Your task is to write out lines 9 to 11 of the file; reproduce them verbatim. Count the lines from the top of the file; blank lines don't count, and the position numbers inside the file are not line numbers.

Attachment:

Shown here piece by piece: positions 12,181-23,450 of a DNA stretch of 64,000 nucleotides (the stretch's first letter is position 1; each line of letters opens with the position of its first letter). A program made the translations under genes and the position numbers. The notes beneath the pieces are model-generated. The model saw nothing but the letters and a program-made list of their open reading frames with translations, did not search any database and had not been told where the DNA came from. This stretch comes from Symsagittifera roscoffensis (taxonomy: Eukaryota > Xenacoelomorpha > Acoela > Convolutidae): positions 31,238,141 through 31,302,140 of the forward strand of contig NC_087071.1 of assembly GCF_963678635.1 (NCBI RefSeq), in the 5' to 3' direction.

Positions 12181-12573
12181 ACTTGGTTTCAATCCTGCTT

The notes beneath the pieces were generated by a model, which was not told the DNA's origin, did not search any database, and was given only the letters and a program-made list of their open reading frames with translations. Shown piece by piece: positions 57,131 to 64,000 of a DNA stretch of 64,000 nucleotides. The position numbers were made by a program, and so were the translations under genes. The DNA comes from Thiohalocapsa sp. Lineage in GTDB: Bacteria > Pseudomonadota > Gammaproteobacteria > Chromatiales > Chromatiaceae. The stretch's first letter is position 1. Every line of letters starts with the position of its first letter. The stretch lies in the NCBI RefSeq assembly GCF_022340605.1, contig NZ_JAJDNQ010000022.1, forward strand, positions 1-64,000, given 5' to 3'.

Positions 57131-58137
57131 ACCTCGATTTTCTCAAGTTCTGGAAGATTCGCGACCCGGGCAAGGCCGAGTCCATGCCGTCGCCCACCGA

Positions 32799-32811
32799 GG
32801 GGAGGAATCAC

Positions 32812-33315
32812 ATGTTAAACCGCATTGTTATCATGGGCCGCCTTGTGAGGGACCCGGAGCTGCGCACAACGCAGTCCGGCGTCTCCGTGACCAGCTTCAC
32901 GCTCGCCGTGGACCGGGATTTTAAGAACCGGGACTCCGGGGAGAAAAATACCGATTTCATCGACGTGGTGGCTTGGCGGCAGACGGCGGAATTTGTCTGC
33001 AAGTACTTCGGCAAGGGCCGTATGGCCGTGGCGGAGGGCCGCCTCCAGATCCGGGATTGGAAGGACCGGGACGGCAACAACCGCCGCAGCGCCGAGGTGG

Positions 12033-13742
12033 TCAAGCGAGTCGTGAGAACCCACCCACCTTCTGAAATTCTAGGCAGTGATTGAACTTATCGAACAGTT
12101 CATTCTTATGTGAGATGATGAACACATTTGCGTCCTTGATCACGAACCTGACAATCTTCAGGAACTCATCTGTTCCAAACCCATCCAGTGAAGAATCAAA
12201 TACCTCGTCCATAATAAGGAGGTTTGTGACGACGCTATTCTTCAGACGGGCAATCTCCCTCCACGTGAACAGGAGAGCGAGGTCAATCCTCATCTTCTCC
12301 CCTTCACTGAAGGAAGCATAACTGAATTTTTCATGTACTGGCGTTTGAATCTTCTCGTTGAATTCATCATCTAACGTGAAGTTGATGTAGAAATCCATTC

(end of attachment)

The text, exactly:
32801 GGAGGAATCAC

Positions 32812-33315
32812 ATGTTAAACCGCATTGTTATCATGGGCCGCCTTGTGAGGGACCCGGAGCTGCGCACAACGCAGTCCGGCGTCTCCGTGACCAGCTTCAC